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When Migraine Grief Refuses to Be Ignored

Migraine grief: Chronic Migraine keeps calling Grief and inviting it over to visit.Grief barged in at 3:18 a.m. It wasn’t too surprising—I’ve been slamming the door in its face for a week.

Facebook shows me Spanish tortilla with red peppers and peas. I want to read how the Cook’s Illustrated staff iterated to create the perfect dish, but know it will fill me with unbearable longing. I do not click through. Slam!

A character in a book mentions traveling to Ireland. Unbidden images of rolling green fields and castles fill my thoughts. Slam! The door is closed before I even realized it had opened.

But Grief keeps pushing its way in. Australia, New Zealand, Patagonia, Iceland—all the places I long to go, all the places I’ve been trying to avoid thinking of—scroll through my mind. Slam!

I throw my back against the door to prevent it from opening again.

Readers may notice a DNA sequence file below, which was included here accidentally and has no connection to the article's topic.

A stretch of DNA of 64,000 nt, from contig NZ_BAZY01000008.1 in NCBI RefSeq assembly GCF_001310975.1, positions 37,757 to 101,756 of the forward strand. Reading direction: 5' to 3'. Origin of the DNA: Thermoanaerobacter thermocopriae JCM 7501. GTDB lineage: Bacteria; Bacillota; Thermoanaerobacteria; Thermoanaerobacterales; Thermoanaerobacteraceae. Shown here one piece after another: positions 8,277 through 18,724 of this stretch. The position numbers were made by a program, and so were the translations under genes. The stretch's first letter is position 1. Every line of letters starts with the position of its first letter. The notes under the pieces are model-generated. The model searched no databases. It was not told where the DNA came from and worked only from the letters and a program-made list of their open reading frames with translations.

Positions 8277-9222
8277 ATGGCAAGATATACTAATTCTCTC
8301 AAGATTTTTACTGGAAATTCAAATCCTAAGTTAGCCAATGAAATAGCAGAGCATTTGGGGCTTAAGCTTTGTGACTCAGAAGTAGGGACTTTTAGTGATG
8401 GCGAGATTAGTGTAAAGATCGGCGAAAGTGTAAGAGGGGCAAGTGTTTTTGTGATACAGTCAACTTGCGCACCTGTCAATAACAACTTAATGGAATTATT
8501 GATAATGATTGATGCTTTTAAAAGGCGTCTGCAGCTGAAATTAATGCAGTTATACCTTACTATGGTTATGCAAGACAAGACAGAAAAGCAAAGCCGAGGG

Still, scones, chocolate chip cookies, and multigrain bread work their way into my thoughts. Slam! I cannot staunch these visions quickly enough. Not only can I not eat these foods, I cannot bear to bake them. The double loss threatens to invite Grief to become my roommate.

My efforts aren’t enough, so I erect a more permanent barricade in front of the door.

My therapist asks me to rate how severely I am grieving on a scale of 0-10. “Seven, when I let it in,” I say. After some back and forth, she tells me I am responding to my emotions skillfully. That to see Grief pounding on the door and choose to leave it on the doorstep because I can’t deal with the imposition is a healthy reaction.

The barricade works. What a relief.

Grief slips in through the forgotten crack at the bottom of the door.

Attempting to add pomegranate to my foods-I-can-eat list, I am rewarded with six hours of a migraine attack. I go grocery shopping when the attack lets up. Grief climbs into the cart and fastens the seat belt.